Victorian public sector agencies and bodies subject to Part 4 of the (Vic) (PDP Act) must comply with the Victorian Protective Data Security Standards (VPDSS). The VPDSS establish a set of consistent criteria for applying risk-based security practices to manage and protect public sector information.
'An organisation identifies and assesses the security value of public sector information'.
Why identify and assess the security value of your information?
OVIC provides the short answer: it says that an 'agency cannot protect information it does not know it holds – let alone put appropriate protections in place that reflect the security value of that information'.2
So, compliance with Standard 2 helps organisations to mitigate risks in handling public sector information, by identifying the information and establishing its value. This informs how that information is protected. OVIC chose to audit organisations on Standard 2 having noticed it had the lowest reported level of implementation across the whole of the Victorian government.
The four organisations submitted a completed Protective Data Security Plan in which they completed a self-assessment of their performance against each element. OVIC audited these organisations to confirm whether their assessments were reasonable.
Overall, OVIC concluded that the organisations had good practices in place to assess the security value of the information they held. However, the Audit also identified areas for improvement. These provide important lessons for all Victorian public sector organisations when strengthening their data protection practices.
Areas for improvement identified from the Audit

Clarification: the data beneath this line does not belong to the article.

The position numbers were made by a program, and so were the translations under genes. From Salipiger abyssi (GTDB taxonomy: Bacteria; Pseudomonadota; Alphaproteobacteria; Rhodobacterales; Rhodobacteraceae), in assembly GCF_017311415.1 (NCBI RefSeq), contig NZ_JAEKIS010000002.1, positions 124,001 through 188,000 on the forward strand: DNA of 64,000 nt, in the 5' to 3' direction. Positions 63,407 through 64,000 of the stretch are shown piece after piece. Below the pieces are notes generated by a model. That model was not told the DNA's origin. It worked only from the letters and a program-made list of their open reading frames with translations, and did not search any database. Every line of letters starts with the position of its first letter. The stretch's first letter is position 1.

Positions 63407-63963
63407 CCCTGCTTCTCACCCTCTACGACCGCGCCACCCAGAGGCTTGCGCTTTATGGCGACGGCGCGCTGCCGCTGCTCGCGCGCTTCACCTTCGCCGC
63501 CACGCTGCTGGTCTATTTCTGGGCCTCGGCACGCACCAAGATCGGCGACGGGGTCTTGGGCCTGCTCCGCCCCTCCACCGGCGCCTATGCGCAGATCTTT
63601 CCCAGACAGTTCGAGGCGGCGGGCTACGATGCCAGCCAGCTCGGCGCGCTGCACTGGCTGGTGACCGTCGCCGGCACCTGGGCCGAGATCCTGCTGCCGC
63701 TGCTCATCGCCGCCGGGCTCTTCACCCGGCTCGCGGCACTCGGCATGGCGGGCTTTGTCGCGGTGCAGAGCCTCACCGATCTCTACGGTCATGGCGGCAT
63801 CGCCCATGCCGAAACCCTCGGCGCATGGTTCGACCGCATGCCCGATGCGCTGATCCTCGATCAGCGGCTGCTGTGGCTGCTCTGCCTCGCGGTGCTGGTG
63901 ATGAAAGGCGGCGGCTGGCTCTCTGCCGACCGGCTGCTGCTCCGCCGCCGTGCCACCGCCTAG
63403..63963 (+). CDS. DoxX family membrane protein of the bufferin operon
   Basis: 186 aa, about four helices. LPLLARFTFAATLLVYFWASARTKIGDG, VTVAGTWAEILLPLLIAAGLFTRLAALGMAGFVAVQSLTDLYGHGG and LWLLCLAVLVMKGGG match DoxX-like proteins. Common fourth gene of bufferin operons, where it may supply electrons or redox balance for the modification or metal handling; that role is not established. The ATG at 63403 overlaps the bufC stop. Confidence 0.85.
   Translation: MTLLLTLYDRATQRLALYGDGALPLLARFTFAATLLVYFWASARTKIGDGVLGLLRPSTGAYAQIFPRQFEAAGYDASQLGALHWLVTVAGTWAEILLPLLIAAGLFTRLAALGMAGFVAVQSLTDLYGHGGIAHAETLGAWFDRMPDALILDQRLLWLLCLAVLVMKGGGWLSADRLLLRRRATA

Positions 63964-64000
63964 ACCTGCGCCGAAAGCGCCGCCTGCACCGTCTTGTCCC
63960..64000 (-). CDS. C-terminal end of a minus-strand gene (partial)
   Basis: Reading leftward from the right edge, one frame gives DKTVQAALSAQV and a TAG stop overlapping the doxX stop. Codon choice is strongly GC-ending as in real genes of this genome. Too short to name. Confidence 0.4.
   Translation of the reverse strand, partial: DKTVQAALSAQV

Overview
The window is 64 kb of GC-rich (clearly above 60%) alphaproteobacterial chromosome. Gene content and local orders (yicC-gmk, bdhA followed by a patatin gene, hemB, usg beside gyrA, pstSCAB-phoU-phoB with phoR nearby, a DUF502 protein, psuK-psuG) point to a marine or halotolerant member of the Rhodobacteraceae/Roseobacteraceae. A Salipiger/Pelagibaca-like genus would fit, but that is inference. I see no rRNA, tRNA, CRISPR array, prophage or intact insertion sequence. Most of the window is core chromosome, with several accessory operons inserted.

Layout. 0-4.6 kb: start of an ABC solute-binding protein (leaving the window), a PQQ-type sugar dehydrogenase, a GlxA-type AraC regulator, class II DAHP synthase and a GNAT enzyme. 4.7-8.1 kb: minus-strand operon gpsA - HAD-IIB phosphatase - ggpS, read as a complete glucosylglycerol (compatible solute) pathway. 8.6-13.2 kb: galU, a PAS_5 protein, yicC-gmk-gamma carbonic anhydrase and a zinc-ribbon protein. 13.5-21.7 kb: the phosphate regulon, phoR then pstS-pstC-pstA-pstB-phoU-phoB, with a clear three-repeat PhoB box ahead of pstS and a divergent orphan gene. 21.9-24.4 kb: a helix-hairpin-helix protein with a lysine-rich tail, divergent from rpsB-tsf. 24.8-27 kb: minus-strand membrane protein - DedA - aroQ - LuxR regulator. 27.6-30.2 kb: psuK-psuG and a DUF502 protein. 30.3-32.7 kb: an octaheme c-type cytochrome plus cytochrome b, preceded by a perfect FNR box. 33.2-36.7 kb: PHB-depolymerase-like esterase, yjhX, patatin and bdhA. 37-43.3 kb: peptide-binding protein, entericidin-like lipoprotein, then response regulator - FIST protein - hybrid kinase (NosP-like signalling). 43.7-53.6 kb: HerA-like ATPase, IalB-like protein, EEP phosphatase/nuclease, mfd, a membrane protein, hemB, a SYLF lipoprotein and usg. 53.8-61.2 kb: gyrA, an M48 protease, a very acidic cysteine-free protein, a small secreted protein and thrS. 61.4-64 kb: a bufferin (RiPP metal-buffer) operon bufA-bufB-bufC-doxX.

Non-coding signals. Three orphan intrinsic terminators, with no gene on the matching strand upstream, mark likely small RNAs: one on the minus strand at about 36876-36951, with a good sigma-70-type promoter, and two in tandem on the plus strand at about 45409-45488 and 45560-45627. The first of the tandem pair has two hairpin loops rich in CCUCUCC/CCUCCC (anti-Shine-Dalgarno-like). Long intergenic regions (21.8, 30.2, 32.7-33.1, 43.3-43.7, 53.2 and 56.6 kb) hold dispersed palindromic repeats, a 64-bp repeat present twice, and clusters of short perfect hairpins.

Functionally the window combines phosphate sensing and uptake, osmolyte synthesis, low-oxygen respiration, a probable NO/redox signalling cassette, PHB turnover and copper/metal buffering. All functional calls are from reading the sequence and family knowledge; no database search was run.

- Cohesive Information Management Framework (IMF) - organisations should ensure they have an organisation-specific IMF which describes the 'information management landscape of [their] organisation'.3 OVIC's preferred IMF includes any legislative or regulatory drivers affecting the organisation, and articulates a 'shared direction and approach for the organisation to securely govern information assets'.4 Equally, the IMF should address high-level security areas, such as information, personnel and physical security, while also addressing organisation-specific information security risks.
- Management of Information Asset Registers (IARs) - IARs facilitate the central oversight and management of an organisation's information holdings. OVIC recommended that organisations should review, validate and update their IARs at least annually. OVIC also recommended that organisations should regularly consult with external stakeholders. Among other things, this will assist organisations to identify and record the full range of information assets they handle. External stakeholders include the organisation's information sharing partners, as well as their contracted service providers.